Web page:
Ulrike Ottinger • Director of Paris Calligrammes
“Sometimes, even the most beautiful pieces didn't fit in the whole mosaic”
by Kaleem Aftab
- We talked to German director Ulrike Ottinger on the occasion of the release of her new documentary Paris Calligrammes in her home country
At the recent Berlin Film Festival, Ulrike Ottinger was awarded the Berlinale Camera for her impressive body of work. At the festival, she also debuted her documentary Paris Calligrammes [+see also:
interview: Ulrike Ottinger
film profile], about her time in Paris in the 1960s. The film, which follows on from her exhibition and a book of the same name, is released in German theatres today. It is her 25th film, if one counts both her short and her feature-length titles.
Born in Konstanz, Germany, in 1942, Ottinger worked as a painter and photographer in Paris from 1962–1968. She founded the Visuell film club in Konstanz in 1969 and headed it up until 1972; she also founded galeriepress, an art gallery and press. She has lived in Berlin since 1973. Alongside her film work, she also produces operas and theatre, and is present on the international art scene with her photo exhibitions.
Cineuropa: Paris Calligrammes is a more straightforward film than a lot of your work.
Ulrike Ottinger: Do you see it like this? That’s interesting. Of course, this film is different from my other movies because here, I've worked with a lot of citations – film citations and others – but in a way, each film of mine is different. I think that for each movie, you should find the right form, and I found that this was a film that needed to be told with a long form of narration.
Normally, I work more with images. The first thing I did was the narration. I tried to remember how I felt at the time, which raises certain questions. What is your memory? What do you remember clearly or see from the perspective of your present-day experience that you didn't have at the time, because you were very young? So, for me it was very interesting. When making films, I'm always surprised by what is possible and what is not possible, and maybe it’s the narration that has produced this effect that you're calling straightforward.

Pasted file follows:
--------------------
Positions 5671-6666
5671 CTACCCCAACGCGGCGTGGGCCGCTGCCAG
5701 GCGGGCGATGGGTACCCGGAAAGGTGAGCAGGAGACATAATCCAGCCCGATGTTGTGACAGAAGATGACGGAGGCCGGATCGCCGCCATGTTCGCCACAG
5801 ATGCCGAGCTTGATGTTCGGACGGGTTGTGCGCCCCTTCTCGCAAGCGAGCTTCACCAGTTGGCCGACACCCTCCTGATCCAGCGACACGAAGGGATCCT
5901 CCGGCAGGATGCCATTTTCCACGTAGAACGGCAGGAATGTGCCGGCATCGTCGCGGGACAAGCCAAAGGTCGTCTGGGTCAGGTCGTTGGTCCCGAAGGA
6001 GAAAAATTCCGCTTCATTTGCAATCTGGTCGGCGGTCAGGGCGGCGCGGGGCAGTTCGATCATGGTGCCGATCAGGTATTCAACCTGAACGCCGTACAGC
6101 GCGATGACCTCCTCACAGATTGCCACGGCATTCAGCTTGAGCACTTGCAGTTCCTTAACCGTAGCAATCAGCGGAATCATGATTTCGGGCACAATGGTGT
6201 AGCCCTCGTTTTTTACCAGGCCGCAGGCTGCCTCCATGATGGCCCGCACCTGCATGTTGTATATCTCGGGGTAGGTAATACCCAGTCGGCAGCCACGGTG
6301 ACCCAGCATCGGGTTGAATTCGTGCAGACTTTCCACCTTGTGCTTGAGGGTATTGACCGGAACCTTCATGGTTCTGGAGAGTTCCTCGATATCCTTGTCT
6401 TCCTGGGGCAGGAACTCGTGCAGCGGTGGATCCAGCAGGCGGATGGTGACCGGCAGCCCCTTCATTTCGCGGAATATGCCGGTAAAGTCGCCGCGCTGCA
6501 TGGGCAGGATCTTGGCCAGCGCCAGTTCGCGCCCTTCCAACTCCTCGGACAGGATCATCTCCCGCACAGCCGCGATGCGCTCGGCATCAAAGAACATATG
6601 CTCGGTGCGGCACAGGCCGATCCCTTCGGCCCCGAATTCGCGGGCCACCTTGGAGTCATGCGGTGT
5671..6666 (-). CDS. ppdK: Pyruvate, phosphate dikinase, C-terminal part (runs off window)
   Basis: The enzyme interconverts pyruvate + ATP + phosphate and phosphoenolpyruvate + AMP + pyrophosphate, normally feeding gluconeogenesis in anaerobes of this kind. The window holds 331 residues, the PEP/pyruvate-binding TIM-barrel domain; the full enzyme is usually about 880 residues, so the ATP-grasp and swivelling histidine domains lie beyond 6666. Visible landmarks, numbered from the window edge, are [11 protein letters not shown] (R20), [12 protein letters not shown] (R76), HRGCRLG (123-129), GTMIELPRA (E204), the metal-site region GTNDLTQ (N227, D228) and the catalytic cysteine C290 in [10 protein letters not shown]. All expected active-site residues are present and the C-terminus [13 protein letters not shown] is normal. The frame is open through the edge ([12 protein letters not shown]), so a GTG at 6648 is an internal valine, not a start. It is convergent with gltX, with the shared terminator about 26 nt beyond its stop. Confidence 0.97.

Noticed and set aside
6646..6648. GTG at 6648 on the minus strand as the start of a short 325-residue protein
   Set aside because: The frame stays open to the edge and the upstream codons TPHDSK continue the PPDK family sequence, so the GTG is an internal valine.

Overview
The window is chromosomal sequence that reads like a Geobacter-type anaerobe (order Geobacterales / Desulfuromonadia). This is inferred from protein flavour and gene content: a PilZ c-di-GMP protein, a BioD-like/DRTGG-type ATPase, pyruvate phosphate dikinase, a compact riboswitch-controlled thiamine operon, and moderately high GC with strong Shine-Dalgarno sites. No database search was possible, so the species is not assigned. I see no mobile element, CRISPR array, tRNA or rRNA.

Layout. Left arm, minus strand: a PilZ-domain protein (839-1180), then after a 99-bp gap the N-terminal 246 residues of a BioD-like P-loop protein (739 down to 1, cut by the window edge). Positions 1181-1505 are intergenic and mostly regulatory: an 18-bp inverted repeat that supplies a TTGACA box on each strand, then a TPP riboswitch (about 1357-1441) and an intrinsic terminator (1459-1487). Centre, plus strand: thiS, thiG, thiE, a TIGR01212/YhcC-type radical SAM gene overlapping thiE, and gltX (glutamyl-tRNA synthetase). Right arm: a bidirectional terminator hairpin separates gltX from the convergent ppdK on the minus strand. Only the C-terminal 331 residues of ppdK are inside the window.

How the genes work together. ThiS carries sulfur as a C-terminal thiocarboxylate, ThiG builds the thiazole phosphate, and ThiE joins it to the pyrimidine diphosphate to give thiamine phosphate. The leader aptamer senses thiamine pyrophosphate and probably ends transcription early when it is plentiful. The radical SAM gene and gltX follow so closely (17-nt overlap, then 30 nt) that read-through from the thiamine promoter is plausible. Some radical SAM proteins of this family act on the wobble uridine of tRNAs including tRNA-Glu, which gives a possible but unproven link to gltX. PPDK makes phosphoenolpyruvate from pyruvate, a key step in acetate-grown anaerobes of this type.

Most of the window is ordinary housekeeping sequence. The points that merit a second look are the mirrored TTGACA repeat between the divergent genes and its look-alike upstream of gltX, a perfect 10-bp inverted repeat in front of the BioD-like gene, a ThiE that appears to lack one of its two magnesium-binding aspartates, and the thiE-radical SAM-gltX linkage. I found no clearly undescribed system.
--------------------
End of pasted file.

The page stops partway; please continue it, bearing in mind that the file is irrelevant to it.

With the images, you bring out an incredible feeling of what it was like in Paris between 1962 and 1969. How did you choose these visuals?
What was really challenging was finding elements that could show a little bit of the atmosphere of 1960s Paris. There was so much there. I had to build up a really specific mosaic, so the edit was unbelievable because I had mountains and mountains of wonderful material, and I had to find out which pieces to leave to one side and which pieces to put in. Sometimes, even the most beautiful pieces didn't fit in the whole thing. It was extremely complicated and challenging.
You have organised the years not in chronological order, but in segments; why so?
There are stations in my film. When I was very young, I was really interested in Asian dramaturgy, in opera, dance and music, and one of the oldest dramaturgies is the dramaturgy of stations. It gives you a sense of order, but at the same time, you are completely free. I find it an excellent dramaturgical style, and I use it a lot in my films.
The movie is a mixture of personal and political observations that seem to fit the chapters; was it essential to combine both?
I see myself not only as a private person, but also a person who lives with other people in society, so I have to reflect on it and refer to it. And so it is also a portrait of the interests of a young, intellectual, artistic group of people in Paris at the time. It was a city with many different interests that was going through the end of colonialism in Algeria.
Did you enjoy reading this article? Please subscribe to our newsletter to receive more stories like this directly in your inbox.